Twitter Demographics

The data shown below were collected from the profiles of 8 tweeters who shared this research output. Click here to find out more about how the information was compiled.

Mendeley readers

The data shown below were compiled from readership statistics for 252 Mendeley readers of this research output. Click here to see the associated Mendeley record.

Geographical breakdown

Country Count As %
India 2 <1%
Germany 2 <1%
United Kingdom 2 <1%
Colombia 1 <1%
Latvia 1 <1%
Belarus 1 <1%
United States 1 <1%
Philippines 1 <1%
Unknown 241 96%

Demographic breakdown

Readers by professional status Count As %
Researcher 51 20%
Student > Ph. D. Student 47 19%
Student > Master 40 16%
Student > Bachelor 32 13%
Student > Doctoral Student 14 6%
Other 41 16%
Unknown 27 11%
Readers by discipline Count As %
Environmental Science 59 23%
Medicine and Dentistry 45 18%
Agricultural and Biological Sciences 32 13%
Engineering 13 5%
Social Sciences 13 5%
Other 55 22%
Unknown 35 14%

Attention Score in Context

This research output has an Altmetric Attention Score of 47. This is our high-level measure of the quality and quantity of online attention that it has received. This Attention Score, as well as the ranking and number of research outputs shown below, was calculated when the research output was last mentioned on 26 March 2020.
All research outputs
#480,335
of 15,863,796 outputs
Outputs from Multidisciplinary Respiratory Medicine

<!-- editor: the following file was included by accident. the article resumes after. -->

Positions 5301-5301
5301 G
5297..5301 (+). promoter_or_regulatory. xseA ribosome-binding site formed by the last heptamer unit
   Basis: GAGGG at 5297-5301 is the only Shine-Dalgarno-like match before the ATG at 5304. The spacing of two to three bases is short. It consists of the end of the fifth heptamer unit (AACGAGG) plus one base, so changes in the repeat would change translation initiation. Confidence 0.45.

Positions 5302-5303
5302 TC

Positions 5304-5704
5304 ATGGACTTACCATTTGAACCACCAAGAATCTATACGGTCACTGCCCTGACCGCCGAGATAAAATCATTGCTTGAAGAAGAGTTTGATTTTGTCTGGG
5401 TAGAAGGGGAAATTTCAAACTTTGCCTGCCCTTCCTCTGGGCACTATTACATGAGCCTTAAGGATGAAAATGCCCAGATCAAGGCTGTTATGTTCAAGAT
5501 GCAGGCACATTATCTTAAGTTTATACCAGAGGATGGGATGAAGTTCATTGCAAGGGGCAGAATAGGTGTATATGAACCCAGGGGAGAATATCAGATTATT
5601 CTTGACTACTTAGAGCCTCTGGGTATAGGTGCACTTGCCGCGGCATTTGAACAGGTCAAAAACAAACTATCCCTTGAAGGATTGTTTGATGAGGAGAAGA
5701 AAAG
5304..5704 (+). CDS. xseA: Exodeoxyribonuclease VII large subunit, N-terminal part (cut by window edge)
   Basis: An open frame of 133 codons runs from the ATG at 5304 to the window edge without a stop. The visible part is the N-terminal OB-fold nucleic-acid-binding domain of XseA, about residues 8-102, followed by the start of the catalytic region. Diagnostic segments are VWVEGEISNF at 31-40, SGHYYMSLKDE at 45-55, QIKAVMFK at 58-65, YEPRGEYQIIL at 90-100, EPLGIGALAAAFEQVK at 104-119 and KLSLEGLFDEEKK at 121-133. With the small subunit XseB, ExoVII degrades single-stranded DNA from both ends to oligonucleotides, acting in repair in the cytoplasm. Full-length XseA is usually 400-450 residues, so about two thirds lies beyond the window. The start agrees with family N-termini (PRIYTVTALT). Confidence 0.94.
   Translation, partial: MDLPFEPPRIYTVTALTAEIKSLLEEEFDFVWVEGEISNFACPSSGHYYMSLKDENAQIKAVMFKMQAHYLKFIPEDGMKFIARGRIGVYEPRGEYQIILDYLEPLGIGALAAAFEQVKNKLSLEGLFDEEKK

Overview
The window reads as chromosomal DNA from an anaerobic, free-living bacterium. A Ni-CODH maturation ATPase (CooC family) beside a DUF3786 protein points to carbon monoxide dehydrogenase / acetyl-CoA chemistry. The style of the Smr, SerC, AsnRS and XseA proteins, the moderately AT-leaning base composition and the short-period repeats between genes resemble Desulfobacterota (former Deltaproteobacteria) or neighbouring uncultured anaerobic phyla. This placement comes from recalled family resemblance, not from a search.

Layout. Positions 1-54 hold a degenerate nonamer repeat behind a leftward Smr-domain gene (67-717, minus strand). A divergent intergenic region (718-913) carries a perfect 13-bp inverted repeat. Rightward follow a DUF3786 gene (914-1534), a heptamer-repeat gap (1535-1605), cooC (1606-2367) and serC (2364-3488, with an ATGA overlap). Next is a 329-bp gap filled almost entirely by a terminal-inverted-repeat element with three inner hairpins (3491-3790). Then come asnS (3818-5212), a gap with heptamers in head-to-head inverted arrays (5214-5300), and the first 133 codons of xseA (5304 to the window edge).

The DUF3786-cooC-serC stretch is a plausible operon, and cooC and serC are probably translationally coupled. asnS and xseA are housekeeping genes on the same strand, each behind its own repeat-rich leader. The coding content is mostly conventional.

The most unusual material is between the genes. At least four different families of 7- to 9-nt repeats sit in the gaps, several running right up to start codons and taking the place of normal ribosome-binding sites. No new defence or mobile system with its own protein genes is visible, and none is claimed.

#6
of 244 outputs
Outputs of similar age
#6,165
of 254,604 outputs
Outputs of similar age from Multidisciplinary Respiratory Medicine
#1
of 9 outputs
Altmetric has tracked 15,863,796 research outputs across all sources so far. Compared to these this one has done particularly well and is in the 96th percentile: it's in the top 5% of all research outputs ever tracked by Altmetric.
So far Altmetric has tracked 244 research outputs from this source. They typically receive more attention than average, with a mean Attention Score of 8.4. This one has done particularly well, scoring higher than 97% of its peers.
Older research outputs will score higher simply because they've had more time to accumulate mentions. To account for age we can compare this Altmetric Attention Score to the 254,604 tracked outputs that were published within six weeks on either side of this one in any source. This one has done particularly well, scoring higher than 97% of its contemporaries.
We're also able to compare this research output to 9 others from the same source and published within six weeks on either side of this one. This one has scored higher than all of them